A “Chevy Nova” Situation

One of the first lessons I can remember learning in Professor Olson’s Intro to Advertising class is that when developing an ad campaign, one must always take into consideration who the audience is. The famous example that paired with this lesson was the “Chevy Nova” campaign which didn’t quite translate positively in Spanish – “Chevy Nova” = “Chevy doesn’t go.” Interestingly enough, a similar scenario surfaced while working at my internship this week.

One of our biggest clients at MOD Worldwide is the fabulous Boyd’s Department Store, located right at 1818 Chestnut Street, which is famous for its regal blue awnings and sophisticated, high-fashion inventory. MOD is currently in the lengthy process of updating Boyd’s spring website, which naturally features both men’s and women’s fashion garments. On the landing page for the Men’s section of the website, an attractive photo of a male is displayed with a clever headline that read, “Spring Styles She’ll Swoon Over”. It sounded pretty fitting to us.

The only problem was, as pointed out by the marketing director at Boyd’s, male shoppers at Boyd’s aren’t solely heterosexual. She felt the headline excluded a large percentage of their gay male customer base, and requested the line be changed to something less gender-specific. And why shouldn’t it? It was a simple detail so minute to our employees, yet a detail nonetheless that could make a difference to someone viewing the site.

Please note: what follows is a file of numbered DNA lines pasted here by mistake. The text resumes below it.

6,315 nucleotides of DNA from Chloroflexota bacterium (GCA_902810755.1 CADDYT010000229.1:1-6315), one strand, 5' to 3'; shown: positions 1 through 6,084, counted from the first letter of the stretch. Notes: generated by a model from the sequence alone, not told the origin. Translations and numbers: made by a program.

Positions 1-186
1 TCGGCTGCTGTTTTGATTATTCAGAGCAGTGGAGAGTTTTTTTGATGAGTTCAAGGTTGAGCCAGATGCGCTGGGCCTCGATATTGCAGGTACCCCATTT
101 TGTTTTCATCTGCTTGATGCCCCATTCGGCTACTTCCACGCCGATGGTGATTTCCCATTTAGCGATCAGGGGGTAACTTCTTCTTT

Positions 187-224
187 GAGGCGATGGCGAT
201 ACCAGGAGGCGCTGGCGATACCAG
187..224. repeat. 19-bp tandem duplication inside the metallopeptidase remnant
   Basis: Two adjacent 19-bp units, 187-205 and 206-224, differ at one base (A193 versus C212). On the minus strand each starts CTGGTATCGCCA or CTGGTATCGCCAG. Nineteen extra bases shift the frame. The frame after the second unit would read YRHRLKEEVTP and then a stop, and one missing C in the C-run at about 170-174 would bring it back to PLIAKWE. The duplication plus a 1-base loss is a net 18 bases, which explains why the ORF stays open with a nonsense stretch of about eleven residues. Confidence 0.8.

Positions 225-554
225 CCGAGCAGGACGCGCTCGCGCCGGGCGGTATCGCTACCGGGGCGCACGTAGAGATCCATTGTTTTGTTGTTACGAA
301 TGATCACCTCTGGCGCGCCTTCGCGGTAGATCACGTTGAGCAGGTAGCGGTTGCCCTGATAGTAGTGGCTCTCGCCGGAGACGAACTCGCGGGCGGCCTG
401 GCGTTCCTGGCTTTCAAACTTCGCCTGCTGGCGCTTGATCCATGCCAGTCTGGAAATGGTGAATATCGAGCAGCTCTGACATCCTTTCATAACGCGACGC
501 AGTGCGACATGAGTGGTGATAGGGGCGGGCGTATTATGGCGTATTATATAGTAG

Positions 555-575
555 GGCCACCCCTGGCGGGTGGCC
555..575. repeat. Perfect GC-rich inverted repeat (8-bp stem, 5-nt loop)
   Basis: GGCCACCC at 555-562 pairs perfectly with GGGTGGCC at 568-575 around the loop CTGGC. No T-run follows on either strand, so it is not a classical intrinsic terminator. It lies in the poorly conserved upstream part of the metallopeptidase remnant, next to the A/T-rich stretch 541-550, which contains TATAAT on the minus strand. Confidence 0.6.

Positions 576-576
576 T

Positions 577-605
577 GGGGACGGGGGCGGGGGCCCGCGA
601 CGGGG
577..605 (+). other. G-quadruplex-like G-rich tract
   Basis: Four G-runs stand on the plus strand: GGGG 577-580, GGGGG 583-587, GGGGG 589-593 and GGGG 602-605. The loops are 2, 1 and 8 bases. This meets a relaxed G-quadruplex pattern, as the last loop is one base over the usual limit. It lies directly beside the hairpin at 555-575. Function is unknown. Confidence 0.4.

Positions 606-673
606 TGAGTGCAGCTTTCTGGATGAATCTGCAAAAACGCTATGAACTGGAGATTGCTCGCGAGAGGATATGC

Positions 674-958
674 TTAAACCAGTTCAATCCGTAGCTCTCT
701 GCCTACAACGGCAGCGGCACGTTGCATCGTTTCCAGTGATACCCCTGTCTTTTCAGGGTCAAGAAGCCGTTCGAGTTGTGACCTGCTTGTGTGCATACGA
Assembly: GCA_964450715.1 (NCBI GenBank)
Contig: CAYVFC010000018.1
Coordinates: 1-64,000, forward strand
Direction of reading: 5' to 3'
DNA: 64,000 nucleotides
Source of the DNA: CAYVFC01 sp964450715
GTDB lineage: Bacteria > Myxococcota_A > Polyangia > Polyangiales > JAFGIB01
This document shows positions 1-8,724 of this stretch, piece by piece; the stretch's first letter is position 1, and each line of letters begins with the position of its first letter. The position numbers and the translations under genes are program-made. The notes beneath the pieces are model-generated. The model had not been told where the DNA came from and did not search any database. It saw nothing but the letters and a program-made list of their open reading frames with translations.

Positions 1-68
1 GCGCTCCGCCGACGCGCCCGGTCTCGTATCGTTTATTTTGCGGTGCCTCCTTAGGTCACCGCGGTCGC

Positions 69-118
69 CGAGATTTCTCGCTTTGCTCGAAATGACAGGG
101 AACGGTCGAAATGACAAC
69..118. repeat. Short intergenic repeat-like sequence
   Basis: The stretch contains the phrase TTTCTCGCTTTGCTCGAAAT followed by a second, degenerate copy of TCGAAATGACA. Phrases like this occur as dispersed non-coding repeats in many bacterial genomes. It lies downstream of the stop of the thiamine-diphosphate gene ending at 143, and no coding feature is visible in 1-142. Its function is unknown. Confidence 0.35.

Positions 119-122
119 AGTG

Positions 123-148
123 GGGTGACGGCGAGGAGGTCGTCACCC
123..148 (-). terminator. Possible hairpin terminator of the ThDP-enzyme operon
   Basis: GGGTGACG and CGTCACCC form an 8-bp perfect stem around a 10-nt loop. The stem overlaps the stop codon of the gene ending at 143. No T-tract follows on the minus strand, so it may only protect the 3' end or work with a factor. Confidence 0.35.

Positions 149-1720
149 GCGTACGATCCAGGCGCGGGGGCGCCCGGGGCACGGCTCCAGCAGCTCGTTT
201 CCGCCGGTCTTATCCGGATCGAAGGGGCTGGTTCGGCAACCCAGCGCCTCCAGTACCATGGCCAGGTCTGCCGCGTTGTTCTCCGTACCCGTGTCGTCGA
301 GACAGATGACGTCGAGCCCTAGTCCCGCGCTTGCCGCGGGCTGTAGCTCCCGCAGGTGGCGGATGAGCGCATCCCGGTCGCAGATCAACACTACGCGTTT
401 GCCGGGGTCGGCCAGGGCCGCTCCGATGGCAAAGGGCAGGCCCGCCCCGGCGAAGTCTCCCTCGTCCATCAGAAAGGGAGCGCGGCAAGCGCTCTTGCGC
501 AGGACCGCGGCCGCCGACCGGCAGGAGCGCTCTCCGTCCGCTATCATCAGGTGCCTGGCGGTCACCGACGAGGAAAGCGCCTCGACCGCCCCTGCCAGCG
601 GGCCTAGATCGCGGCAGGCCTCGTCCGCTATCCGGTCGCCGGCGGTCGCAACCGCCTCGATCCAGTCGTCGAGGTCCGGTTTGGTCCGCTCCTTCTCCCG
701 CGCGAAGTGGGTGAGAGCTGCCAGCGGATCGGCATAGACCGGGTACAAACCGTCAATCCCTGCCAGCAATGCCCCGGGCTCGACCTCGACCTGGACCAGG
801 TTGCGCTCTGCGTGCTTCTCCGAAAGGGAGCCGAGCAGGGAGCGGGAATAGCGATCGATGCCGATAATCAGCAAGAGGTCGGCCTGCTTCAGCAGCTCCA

We are taught that advertising cannot be “all things to everyone.” However, it is important to, in every possible aspect, consider who will be viewing what you’re putting out there, and how they may react to it.


  1. Hey Kristi! That’s so cool that you’re interning at a company that deals with fashion clients. When I graduate I would love to work with fashion in the advertising world. I was wondering what your take on working with fashion is? Do you get to work on projects as an intern, or simply shadow the pros?

  2. Well, in this scenario working with Boyds isn’t so far off from the kind of work we do for all our other clients. Boyds generally handles the photoshoots, styling, and all things fashion-related themselves, and then its MOD’s job to create e-blasts, direct mail pieces, and window/elevator signs for within the store, in addition to programming and updating their website. Oh, and we’ve had to do a TON TON TON of photoshopping (for example, on shoes, handbags, shirts, ties, etc that are eventually uploaded as thumbnails on their websites or placed into an eblast/direct mail piece). So there isn’t a ton of involvement with the fashion world other than researching and keeping up with the design trends of other high-end department stores such as Neiman Marcus, Nordstrom, etc etc. But to answer your last question, I have had the opportunity to help put together several of the pieces that we create for them.

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